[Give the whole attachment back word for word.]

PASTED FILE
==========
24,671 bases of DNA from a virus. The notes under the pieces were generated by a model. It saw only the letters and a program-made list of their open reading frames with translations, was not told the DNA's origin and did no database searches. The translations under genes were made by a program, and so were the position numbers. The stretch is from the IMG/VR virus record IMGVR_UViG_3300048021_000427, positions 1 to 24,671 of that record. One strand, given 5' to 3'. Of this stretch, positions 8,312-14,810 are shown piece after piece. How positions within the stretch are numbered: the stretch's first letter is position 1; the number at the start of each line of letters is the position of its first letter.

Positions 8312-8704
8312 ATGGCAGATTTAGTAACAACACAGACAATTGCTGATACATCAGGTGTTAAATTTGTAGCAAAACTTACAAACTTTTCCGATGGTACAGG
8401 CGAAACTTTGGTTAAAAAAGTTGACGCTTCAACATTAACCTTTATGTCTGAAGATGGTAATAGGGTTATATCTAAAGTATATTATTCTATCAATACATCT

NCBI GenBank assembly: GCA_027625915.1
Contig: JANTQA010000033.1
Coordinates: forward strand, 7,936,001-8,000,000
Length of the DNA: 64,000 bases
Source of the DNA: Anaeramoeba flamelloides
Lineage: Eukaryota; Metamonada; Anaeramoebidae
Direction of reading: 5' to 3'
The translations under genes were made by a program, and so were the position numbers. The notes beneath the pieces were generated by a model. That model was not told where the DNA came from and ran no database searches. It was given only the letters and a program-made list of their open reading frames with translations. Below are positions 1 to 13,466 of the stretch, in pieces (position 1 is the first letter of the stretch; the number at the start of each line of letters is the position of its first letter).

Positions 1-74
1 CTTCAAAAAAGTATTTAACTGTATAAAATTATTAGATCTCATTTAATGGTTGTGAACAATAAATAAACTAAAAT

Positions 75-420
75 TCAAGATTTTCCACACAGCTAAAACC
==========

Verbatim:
24,671 bases of DNA from a virus. The notes under the pieces were generated by a model. It saw only the letters and a program-made list of their open reading frames with translations, was not told the DNA's origin and did no database searches. The translations under genes were made by a program, and so were the position numbers. The stretch is from the IMG/VR virus record IMGVR_UViG_3300048021_000427, positions 1 to 24,671 of that record. One strand, given 5' to 3'. Of this stretch, positions 8,312-14,810 are shown piece after piece. How positions within the stretch are numbered: the stretch's first letter is position 1; the number at the start of each line of letters is the position of its first letter.

Positions 8312-8704
8312 ATGGCAGATTTAGTAACAACACAGACAATTGCTGATACATCAGGTGTTAAATTTGTAGCAAAACTTACAAACTTTTCCGATGGTACAGG
8401 CGAAACTTTGGTTAAAAAAGTTGACGCTTCAACATTAACCTTTATGTCTGAAGATGGTAATAGGGTTATATCTAAAGTATATTATTCTATCAATACATCT

NCBI GenBank assembly: GCA_027625915.1
Contig: JANTQA010000033.1
Coordinates: forward strand, 7,936,001-8,000,000
Length of the DNA: 64,000 bases
Source of the DNA: Anaeramoeba flamelloides
Lineage: Eukaryota; Metamonada; Anaeramoebidae
Direction of reading: 5' to 3'
The translations under genes were made by a program, and so were the position numbers. The notes beneath the pieces were generated by a model. That model was not told where the DNA came from and ran no database searches. It was given only the letters and a program-made list of their open reading frames with translations. Below are positions 1 to 13,466 of the stretch, in pieces (position 1 is the first letter of the stretch; the number at the start of each line of letters is the position of its first letter).

Positions 1-74
1 CTTCAAAAAAGTATTTAACTGTATAAAATTATTAGATCTCATTTAATGGTTGTGAACAATAAATAAACTAAAAT

Positions 75-420
75 TCAAGATTTTCCACACAGCTAAAACC